The Englishman began his birdie quest at the 12th before finishing in considerable style, rolling in a 15 foot birdie effort at the 17th before bettering that from 20 feet at the 18th to be home in 32.

"It is funny that on both days my form on the front nine has been a little bit up and down but on the back nine it has been very solid and today was a perfect example of that,” said Lane.

“To make two at the 17th was very special as it is difficult to shape your tee shot properly into the wind and then at the last I just hit two iron from the tee and nine iron to the centre of the green and rolled in the putt, it was a great way to finish.

“In the past, I don’t think I have ever played really well during the Open week but I have played a few in my career so over the weekend I just want to go out and try to enjoy it. There is a long way to go but as long as I can enjoy it, that is the main thing.”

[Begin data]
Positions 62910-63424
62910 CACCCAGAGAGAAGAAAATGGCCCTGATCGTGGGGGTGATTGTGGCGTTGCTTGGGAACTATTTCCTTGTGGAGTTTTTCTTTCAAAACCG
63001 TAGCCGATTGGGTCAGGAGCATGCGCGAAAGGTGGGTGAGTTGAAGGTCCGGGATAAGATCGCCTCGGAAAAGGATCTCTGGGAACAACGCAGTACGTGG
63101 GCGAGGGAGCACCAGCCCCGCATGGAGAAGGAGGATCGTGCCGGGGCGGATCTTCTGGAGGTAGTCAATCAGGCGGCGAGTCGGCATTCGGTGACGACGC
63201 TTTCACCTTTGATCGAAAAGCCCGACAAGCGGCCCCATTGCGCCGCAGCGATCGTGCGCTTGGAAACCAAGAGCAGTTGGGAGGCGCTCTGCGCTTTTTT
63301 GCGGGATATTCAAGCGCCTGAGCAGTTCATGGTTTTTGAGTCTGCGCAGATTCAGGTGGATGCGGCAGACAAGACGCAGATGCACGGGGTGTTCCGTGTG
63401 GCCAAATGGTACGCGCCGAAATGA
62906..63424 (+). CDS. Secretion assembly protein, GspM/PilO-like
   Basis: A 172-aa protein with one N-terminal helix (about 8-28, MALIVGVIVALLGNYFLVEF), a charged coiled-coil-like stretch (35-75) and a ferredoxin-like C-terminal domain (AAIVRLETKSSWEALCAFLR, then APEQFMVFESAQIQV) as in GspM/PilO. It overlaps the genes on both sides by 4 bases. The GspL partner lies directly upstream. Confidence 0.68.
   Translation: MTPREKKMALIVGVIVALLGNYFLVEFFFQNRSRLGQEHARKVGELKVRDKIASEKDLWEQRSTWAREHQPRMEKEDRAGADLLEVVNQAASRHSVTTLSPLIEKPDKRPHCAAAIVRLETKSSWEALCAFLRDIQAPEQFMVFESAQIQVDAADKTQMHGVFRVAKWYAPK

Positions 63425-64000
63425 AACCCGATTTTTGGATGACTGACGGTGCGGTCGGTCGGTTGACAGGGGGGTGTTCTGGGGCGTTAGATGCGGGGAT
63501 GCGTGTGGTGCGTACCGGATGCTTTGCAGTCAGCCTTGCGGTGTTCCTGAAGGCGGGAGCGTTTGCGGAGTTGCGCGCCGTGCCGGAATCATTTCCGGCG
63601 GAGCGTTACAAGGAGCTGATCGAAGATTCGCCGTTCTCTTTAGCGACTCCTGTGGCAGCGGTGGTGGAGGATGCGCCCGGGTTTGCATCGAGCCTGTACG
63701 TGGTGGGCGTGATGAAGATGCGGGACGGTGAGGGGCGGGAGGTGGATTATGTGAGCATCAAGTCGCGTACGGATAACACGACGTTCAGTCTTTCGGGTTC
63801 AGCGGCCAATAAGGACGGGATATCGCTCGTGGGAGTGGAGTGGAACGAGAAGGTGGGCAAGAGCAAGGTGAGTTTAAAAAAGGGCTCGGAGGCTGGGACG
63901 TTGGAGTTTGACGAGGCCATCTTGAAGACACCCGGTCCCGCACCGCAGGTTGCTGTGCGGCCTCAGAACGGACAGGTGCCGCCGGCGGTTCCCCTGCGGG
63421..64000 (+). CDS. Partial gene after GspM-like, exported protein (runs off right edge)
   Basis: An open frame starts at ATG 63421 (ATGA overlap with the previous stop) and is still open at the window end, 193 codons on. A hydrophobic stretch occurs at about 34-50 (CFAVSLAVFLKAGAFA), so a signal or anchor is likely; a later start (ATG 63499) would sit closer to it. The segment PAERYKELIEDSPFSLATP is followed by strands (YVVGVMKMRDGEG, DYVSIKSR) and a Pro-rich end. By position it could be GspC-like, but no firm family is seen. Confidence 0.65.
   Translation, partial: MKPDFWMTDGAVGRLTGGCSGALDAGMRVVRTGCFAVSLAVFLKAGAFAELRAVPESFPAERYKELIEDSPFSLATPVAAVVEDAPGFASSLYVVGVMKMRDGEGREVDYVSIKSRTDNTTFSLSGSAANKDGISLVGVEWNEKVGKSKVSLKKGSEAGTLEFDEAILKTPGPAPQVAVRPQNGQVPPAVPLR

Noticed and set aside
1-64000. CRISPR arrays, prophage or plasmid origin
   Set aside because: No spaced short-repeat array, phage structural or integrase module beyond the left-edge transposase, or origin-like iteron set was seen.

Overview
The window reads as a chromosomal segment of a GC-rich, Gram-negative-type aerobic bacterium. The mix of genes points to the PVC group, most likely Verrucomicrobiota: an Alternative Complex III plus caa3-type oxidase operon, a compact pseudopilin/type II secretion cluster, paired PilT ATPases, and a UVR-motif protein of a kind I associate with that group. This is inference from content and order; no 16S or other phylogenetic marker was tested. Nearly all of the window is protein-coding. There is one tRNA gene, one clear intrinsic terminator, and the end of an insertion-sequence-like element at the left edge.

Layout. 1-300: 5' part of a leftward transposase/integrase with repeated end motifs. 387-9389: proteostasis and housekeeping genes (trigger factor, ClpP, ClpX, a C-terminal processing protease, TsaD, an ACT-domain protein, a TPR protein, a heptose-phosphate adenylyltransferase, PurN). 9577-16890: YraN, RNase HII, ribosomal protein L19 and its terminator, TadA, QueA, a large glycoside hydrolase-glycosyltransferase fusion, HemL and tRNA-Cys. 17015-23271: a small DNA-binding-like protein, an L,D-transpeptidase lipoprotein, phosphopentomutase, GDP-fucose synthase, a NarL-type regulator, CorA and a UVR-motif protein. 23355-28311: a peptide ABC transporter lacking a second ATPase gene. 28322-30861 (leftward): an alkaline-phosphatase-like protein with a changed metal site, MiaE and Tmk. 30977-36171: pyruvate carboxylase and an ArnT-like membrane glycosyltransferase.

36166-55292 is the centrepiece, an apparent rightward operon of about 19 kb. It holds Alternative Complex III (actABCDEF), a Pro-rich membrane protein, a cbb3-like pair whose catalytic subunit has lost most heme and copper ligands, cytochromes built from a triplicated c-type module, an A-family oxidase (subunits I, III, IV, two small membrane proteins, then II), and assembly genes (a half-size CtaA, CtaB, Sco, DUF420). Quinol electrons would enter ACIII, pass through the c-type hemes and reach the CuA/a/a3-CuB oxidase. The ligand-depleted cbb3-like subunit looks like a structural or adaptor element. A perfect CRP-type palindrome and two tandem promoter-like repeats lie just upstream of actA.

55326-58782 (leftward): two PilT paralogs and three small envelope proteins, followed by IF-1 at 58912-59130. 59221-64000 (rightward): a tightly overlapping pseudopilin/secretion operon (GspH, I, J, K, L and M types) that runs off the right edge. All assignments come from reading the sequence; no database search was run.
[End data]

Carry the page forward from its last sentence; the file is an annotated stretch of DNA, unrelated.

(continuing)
The good news for The European Tour continued when Campbell, Els, Montgomerie and Singh all finished their second rounds firmly in contention on four under par 138.

Campbell, who proved his game was bang on form with a second place finish behind Levet at Loch Lomond, battled hard and reached the turn in one under par 35 but, unlike Lane, found the traditionally tougher inward half at its hardest and dropped shots at the tenth and 12th after driving off the fairway into the gorse.